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Customisation

Smithy4s is opinionated in what the generated code look like, there are a few things that can be tweaked.

Packed inputs

By default, Smithy4s generates methods the parameters of which map to the fields of the input structure of the corresponding operation.

For instance :

service PackedInputsService {
version: "1.0.0"
operations: [PackedInputOperation]
}

operation PackedInputOperation {
input: PackedInput
}

structure PackedInput {
@required
a: String
@required
b: String
}

leads to something conceptually equivalent to :

trait PackedInputServiceGen[F[_]] {

def packedInputOperation(a: String, b: String) : F[Unit]

}

It is however possible to annotate the service (or operation) definition with the smithy4s.meta#packedInputs trait, in order for the rendered method to contain a single parameter, typed with actual input case class of the operation.

For instance :

use smithy4s.meta#packedInputs

@packedInputs
service PackedInputsService {
version: "1.0.0"
operations: [PackedInputOperation]
}

will produce the following Scala code

trait PackedInputServiceGen[F[_]] {

def packedInputOperation(input: PackedInput) : F[Unit]

}

ADT Member Trait

The default behavior of Smithy4s when rendering unions that target structures is to render the structure in a separate file from the union that targets it. This makes sense if the structure is used in other contexts other than the union. However, it also causes an extra level of nesting within the union. This is because the union will create another case class to contain your structure case class.

For example:

union OrderType {
inStore: InStoreOrder
}

structure InStoreOrder {
@required
id: OrderNumber
locationId: String
}

Would render the following scala code:

OrderType.scala:

sealed trait OrderType extends scala.Product with scala.Serializable
case class InStoreCase(inStore: InStoreOrder) extends OrderType

InStoreOrder.scala:

case class InStoreOrder(id: OrderNumber, locationId: Option[String] = None)

The sealed hierarchy OrderType has a member named InStoreCase. This is because InStoreOrder is rendered in a separate file and OrderType is sealed.

However, adding the adtMember trait to the InStoreOrder structure changes this.

union OrderType {
inStore: InStoreOrder
}

@adtMember(OrderType) // added the adtMember trait here
structure InStoreOrder {
@required
id: OrderNumber
locationId: String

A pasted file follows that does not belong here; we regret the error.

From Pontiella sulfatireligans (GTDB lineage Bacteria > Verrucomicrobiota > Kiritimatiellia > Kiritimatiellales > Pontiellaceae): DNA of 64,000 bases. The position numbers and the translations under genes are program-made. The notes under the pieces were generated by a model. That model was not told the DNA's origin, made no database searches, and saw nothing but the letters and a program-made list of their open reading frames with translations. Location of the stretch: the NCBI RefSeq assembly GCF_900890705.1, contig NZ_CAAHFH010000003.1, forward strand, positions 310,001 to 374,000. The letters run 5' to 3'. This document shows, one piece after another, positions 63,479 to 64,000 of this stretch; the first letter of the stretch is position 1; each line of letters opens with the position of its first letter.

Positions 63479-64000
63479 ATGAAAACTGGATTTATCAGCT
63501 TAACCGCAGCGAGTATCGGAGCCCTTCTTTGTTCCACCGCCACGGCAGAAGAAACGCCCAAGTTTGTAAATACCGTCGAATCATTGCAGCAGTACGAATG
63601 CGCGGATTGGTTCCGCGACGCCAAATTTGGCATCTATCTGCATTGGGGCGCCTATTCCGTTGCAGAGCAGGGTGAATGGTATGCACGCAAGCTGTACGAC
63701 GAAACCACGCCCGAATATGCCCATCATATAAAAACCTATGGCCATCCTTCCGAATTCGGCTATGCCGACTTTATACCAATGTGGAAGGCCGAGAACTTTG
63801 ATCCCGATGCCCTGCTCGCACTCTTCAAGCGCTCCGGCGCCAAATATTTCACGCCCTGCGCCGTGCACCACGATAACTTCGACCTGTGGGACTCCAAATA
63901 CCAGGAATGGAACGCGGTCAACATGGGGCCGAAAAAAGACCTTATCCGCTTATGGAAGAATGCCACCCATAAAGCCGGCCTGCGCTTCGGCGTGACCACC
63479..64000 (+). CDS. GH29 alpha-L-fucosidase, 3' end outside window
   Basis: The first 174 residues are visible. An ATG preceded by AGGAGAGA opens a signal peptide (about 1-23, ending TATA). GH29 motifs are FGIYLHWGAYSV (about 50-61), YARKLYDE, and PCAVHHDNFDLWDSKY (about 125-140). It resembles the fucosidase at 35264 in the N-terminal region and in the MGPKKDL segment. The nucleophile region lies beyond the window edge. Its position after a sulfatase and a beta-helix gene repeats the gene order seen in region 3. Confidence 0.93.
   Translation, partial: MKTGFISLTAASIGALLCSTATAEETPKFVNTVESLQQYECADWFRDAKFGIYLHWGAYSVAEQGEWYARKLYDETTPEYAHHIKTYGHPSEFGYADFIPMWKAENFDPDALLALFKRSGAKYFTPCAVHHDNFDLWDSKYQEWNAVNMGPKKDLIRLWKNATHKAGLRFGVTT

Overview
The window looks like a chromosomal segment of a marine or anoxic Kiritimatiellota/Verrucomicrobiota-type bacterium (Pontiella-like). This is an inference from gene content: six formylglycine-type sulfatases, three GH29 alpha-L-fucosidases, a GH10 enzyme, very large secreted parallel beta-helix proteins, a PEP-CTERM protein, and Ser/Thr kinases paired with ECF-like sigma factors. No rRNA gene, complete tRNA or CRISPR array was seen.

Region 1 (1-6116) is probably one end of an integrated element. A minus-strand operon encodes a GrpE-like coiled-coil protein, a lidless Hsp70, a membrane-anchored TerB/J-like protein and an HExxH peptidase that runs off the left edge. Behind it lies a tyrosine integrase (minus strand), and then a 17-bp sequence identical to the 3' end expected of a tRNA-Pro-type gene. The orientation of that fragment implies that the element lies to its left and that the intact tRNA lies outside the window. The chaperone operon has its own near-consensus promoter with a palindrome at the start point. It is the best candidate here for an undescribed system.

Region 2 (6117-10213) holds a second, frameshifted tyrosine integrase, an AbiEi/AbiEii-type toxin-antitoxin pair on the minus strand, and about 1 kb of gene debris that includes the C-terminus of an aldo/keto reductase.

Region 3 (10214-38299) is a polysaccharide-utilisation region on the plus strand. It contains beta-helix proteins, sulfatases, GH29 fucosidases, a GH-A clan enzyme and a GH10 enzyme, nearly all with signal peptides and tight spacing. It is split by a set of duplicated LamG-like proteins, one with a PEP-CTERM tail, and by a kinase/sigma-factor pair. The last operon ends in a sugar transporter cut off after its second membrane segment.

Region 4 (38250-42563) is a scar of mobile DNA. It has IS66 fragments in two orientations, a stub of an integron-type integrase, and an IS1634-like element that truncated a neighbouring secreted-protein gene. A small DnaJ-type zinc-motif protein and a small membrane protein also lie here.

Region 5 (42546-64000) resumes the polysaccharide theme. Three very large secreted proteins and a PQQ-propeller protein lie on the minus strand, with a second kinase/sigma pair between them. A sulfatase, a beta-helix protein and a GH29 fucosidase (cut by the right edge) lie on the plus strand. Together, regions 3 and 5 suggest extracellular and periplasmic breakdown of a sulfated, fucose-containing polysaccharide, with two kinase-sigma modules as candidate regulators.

}
sealed trait OrderType extends scala.Product with scala.Serializable
case class InStoreOrder(id: OrderNumber, locationId: Option[String] = None) extends OrderType

The IsStoreOrder class has now been updated to be rendered directly as a member of the OrderType sealed hierarchy.

The adtMember trait can be applied to any structure as long as said structure is targeted by EXACTLY ONE union. This means it must be targeted by the union that is provided as parameter to the adtMember trait. This constraint is fulfilled above because OrderType targets InStoreOrder and InStoreOrder is annotated with @adtMember(OrderType). The structure annotated with adtMember (e.g. InStoreOrder) also must not be targeted by any other structures or unions in the model. There is a validator that will make sure these requirements are met whenever the adtMember trait is in use.

Note: The adtMember trait has NO impact on the serialization/deserialization behaviors of Smithy4s. The only thing it changes is what the generated code looks like. This is accomplished by keeping the rendered schemas equivalent, even if the case class is rendered in a different place.

Specialized collection types

Smithy supports list and set, Smithy4s renders that to List[A] and Set[A] respectively. You can also use the @uniqueItems annotation on list which is equivalent to set.

Smithy4s has support for two specialized collection types: Vector and IndexedSeq. The following examples show how to use them:

use smithy4s.meta#indexedSeq
use smithy4s.meta#vector

@indexedSeq
list SomeIndexSeq {
member: String
}

@vector
list SomeVector {
member: String
}

Both annotations are only applicable on list shapes. You can't mix @vector with @indexedSeq, and neither one can be used with @uniqueItems.

Refinements

Refinements provide a mechanism for using types that you control inside the code generated by smithy4s. Creating a refinement for use in your application starts with creating a custom smithy trait that represents the refinement.

namespace test

@trait(selector: "string")
structure emailFormat {}

This trait can now be used on string shapes to indicate that they must match an email format.

@emailFormat
string Email

Now we need to tell smithy4s that we want to represent shapes annotated with @emailFormat as a custom type that we define.

Given a custom email type such as:

// Note, we recommend using a newtype library over a regular case class in most cases
// But this is shown to simplify the example
case class Email(value: String)
object Email {

private def isValidEmail(value: String): Boolean = ???

def apply(value: String): Either[String, Email] =
if (isValidEmail(value)) Right(new Email(value))